*11 We do not believe that allowing a hearing to a mining claimant prior to invalidating his unpatented mining claim would be overly burdensome to the government. It is certainly difficult to understand how such a hearing would be any more expensive than the judicial action already required before a patented mining claim may be vacated. In this regard, we note that a patent for a mining claim can only be vacated or limited by "regular judicial proceedings taken in the name of the government for that special purpose." Steel v. Smelting Co., 106 U.S. 447, 454, 1 S. Ct. 389, 395, 27 L. Ed. 226 (1882). It is true that a patented mining claim, unlike an unpatented mining claim, is "a grant by the United States of the right of present and exclusive possession." Wilbur v. United States ex rel. Krushnic, 280 U.S. 306, 316, 50 S. Ct. 103, 104, 74 L. Ed. 445 (1930). Even an unpatented mining claim, however, is "property in the fullest sense of that term." Id. at 316-17, 50 S. Ct. at 104. We concede that judicial proceedings should not be required to invalidate an unpatented mining claim. But it is not asking too much of the government to provide the holder of property in the form of an unpatented mining claim a hearing before the BLM upon whether he has abandoned his mining claim.

We therefore grant plaintiff's motion for summary judgment and hold that 43 U.S.C. § 1744(c) (1976) is an unconstitutional violation of due process insofar as it creates an irrebuttable presumption of abandonment.


Plaintiff has filed a motion to require that the defendants be charged with constructive notice of the 1975 lis pendens filed on the Ross, Stable Vein, and Carlton claims. Plaintiff also moves this Court to take judicial notice of the records of the three state court actions, apparently involving these same claims. As defendants note in their brief, "[t]he rule confining judicial review of agency action to the administrative record applies not only in proceedings involving formal evidentiary-type hearings but also to informal agency adjudications on a nonevidentiary record." Doraiswamy v. Secretary of Labor, 555 F.2d 832, 840-41 (D.C.Cir.1976). Because the records of the state court litigation were not before BLM when it made its decision to invalidate plaintiff's mining claims, defendants argue that these records cannot be admitted in an action for judicial review.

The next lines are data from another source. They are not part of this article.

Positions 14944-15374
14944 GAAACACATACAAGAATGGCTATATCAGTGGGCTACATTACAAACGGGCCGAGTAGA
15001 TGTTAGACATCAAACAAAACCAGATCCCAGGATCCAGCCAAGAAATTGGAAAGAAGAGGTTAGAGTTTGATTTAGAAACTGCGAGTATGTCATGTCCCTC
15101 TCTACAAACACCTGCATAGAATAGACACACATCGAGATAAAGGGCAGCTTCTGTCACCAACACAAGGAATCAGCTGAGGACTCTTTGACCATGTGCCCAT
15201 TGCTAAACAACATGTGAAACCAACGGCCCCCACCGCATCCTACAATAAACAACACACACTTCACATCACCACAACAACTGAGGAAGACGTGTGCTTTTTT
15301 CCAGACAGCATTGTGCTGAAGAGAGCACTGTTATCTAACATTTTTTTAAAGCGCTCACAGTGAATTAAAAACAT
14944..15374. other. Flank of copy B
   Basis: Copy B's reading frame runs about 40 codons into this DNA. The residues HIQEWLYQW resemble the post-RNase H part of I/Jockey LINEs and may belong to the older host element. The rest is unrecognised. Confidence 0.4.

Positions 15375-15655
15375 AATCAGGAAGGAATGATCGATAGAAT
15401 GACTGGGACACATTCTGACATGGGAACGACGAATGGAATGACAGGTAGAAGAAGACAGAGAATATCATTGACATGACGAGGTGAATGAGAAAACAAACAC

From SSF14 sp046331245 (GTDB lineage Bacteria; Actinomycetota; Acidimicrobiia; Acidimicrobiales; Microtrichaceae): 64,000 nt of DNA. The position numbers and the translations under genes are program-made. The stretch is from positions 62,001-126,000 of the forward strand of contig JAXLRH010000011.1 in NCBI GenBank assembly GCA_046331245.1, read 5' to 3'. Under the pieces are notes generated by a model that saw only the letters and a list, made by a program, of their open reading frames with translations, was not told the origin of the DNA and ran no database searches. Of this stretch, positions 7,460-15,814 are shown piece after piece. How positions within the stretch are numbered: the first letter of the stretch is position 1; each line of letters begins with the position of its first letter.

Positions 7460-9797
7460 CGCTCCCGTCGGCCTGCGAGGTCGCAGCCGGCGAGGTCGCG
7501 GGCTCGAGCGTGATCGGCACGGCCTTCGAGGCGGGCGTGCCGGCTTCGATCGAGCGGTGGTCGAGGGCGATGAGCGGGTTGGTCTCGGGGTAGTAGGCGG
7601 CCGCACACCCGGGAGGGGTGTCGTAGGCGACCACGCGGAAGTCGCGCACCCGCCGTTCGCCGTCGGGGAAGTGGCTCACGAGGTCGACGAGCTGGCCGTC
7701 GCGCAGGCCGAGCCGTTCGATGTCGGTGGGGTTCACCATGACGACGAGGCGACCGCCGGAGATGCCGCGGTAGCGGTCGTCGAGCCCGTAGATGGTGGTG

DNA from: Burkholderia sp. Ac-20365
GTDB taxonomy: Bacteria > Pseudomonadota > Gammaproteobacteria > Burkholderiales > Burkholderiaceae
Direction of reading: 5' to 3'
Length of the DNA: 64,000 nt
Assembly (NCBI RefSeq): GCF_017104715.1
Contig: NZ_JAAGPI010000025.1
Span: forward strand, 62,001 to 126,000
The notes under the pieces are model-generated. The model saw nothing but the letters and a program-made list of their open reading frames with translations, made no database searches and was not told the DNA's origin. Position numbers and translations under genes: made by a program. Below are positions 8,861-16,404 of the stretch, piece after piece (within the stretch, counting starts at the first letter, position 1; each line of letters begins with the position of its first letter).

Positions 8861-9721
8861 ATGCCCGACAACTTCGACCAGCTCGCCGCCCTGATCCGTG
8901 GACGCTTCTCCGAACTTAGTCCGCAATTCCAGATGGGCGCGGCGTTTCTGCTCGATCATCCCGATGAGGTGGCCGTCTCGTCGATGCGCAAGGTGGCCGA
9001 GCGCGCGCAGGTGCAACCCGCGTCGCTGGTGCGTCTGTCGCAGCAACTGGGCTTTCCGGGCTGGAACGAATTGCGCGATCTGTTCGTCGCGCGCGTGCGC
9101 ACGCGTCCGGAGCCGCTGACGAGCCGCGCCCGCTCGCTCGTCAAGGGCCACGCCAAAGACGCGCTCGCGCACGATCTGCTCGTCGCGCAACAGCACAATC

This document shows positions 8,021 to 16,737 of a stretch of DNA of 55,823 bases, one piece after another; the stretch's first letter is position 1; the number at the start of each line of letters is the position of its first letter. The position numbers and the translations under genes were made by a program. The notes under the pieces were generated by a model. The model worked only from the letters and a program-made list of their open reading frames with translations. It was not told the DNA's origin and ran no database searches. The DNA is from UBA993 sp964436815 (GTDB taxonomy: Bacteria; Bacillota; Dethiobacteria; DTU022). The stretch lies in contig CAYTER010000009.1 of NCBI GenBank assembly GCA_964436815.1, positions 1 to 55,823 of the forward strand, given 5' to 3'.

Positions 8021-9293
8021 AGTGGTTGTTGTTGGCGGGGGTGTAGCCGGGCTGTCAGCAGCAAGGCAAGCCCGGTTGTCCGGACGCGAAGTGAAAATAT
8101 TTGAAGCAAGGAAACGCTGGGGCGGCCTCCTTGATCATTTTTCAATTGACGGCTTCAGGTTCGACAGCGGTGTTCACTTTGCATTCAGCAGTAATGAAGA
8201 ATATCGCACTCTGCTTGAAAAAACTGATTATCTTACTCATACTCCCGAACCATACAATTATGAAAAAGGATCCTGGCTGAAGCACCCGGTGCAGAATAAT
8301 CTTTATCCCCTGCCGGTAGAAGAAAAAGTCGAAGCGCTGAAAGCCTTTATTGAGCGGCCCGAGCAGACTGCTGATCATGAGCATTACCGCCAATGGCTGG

In the usual administrative case, we would have no problem with defendants' argument. However, in the instant case, plaintiff is attacking the constitutionality of the statute under which BLM was operating. As noted by the United States Supreme Court,

Constitutional questions are obviously unsuited to resolution in administrative hearing proceedings and, therefore, access to the courts is essential to the decision of such questions.

Califano v. Sanders, 430 U.S. 99, 109, 97 S. Ct. 980, 986, 51 L. Ed. 2d 192 (1977). In the instant case, plaintiff was not even afforded a hearing on his constitutional arguments. The administrative record before the Court consists only of the decision written by the Interior Board of Land Appeals. Since judicial review in this Court seems to have been the first opportunity plaintiff has had to raise his constitutional attacks, it is necessary that this Court take judicial notice of the state court records concerning plaintiff's mining claims. Therefore, insofar as the state court records supply evidence of plaintiff's attempts to protect his mining claims, we take judicial notice of these records. We note, however, that we do not find the evidence provided by these records essential to our consideration of the filing statute's constitutionality.

An appropriate order granting summary judgment for the plaintiff and taking judicial notice of state court proceedings shall issue in accordance with this Memorandum Opinion.